Have you used a sanding table?

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I am continuing to attack dust in my basement workshop. My current target is my random orbital sander. The filter attached to the sander gets some of the dust but a bunch more spinsoff uncollected.
In the book "Controlling Dust in the Workshop" by Rick Peters he talks about building a downdraft sanding table (pegboard over a box with a dust collector attached. He also talks about a shopmade air cleaner placed near the sanding process. I kind of like the sanding table idea but before I spend the time making one I'd like to hear some feedback from those of you who might have used them.
TIA.
Dick Snyder
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I believe Tom Plamann likes his. His own design. Take a look here and all through his site. Truly, time well spent looking at his site.
http://www.plamann.com/sys-tmpl/thingsidointheshopiv/view.nhtml?profile=thingsidointheshopiv&UID 020

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From the looks of Tom's shop, I would guess that he is excessive compulsive (and well off).

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Tom says he uses a shop vac on the table. It must be huge. The combined cross sectional area of 152 3/4" holes is equal to an 9" pipe!
Bob
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On Sun, 05 Dec 2004 20:19:07 GMT, "Bob"

Most of those holes are blocked off by the carcase you're working on, if it lies flat. If you have a problem with too many holes, just cover them with newspaper where you don't need them.
--
Smert' spamionam

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wrote:

Duh, I didn't think of that. Now I understand the design much better! Thanks Andy!
Bob
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My Dewalt 5" ROS has a port (1"?) that the bag detaches from (can someone tell me what the bag is good for, anyway). I bought a special hose that attaches directly to my ShopVac canister and connects to the port. I find that it works pretty well.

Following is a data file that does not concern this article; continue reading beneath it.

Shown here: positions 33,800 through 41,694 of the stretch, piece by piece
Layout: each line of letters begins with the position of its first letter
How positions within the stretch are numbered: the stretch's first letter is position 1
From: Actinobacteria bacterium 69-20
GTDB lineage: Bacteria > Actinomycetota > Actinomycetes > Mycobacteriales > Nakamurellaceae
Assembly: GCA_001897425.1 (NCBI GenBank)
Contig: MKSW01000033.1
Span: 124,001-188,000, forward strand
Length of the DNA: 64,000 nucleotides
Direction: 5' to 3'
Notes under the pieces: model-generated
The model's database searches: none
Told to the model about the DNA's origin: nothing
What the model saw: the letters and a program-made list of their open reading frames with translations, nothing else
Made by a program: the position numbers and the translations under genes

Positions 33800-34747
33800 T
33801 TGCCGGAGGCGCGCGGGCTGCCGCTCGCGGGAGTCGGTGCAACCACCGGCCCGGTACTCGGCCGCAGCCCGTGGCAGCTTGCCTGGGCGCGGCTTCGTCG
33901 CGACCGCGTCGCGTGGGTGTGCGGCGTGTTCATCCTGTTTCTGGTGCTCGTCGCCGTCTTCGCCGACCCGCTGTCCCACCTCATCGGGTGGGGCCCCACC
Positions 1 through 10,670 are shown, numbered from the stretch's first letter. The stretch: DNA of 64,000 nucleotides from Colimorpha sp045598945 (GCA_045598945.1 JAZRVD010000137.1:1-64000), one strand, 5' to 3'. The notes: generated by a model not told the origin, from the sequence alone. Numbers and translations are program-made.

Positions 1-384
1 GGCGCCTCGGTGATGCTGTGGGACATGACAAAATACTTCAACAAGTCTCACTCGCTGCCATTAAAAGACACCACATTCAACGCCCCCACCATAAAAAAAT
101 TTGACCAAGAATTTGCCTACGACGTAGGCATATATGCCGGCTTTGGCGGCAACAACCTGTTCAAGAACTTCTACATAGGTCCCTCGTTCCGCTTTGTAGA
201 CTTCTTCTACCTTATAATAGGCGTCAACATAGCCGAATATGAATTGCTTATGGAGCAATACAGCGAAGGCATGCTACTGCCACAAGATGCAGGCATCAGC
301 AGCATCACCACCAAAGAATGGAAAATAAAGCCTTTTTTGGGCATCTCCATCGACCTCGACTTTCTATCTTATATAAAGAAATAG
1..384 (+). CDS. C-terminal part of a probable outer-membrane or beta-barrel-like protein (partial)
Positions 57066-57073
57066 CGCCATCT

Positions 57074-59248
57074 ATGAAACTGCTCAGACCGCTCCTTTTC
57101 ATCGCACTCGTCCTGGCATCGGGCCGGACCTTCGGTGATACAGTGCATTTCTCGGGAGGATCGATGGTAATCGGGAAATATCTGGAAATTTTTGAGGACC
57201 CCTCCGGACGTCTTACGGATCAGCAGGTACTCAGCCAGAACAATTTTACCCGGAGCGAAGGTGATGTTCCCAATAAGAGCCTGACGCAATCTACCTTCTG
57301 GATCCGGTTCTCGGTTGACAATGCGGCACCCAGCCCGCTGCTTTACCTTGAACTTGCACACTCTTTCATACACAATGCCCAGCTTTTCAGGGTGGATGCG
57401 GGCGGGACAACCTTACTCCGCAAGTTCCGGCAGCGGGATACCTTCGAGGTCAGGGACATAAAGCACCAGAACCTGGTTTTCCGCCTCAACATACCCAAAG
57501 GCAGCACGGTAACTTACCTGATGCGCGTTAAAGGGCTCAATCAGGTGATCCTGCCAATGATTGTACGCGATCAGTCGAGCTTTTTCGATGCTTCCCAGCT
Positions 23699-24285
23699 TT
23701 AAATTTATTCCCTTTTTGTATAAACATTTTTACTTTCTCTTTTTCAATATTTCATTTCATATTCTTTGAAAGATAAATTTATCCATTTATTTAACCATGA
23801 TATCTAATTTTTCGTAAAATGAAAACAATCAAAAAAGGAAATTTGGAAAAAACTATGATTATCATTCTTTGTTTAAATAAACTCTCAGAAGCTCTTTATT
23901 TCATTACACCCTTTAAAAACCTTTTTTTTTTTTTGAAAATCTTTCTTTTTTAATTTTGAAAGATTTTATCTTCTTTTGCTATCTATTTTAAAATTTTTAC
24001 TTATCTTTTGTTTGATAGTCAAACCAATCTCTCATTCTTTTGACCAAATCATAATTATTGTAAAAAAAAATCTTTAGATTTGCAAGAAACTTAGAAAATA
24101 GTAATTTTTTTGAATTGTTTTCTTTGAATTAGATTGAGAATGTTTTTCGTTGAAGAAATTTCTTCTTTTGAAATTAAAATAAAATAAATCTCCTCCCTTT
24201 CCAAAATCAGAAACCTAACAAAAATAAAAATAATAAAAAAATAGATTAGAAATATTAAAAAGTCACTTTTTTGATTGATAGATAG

todd
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Can you tell me where you got the special hose? I tried to hook up my narrow diameter shop vac hose to my PC sander but it doesn't quite fit. It would be nice to have the right hose rather than use duct tape or some other cobbled up solution all the time.
Dick Snyder

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On Mon, 6 Dec 2004 12:06:32 -0500, "Dick Snyder"
If you can't find THE hose, Lowes has an interesting "stepped" vac fitting that ia supposed to fit most tools, one way or the other.. *g*

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Thanks. I heard from the poster (Todd Fatheree) that it was for sale at Rockler. Sho nuff. It is buried on the webpage that describes the PC sander that I have (333).
Dick Snyder

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Have you tried a shop vac hookup instead of the filter? My setup seems to get 99% of the dust and the sandpaper seems to last longer.
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I built my "Sanding Table" years ago and yes I did use pegboard over a box (about 3 inches tall)... with dowels (plenty of them) raising up from the bottom of the box to support the pegboard...
It works...BUT I have had to "slightly" enlarge the holes in the pegboard as over time they clogged up ...
My Table is almost 2x4 foot.. and is attached to a workbench with hinges that allows me to swing it up and use it very quickly...BUT I have to crawl under it to atach the 4 inch Flex hose from the DC when I want to use it... somewhat of a pain ...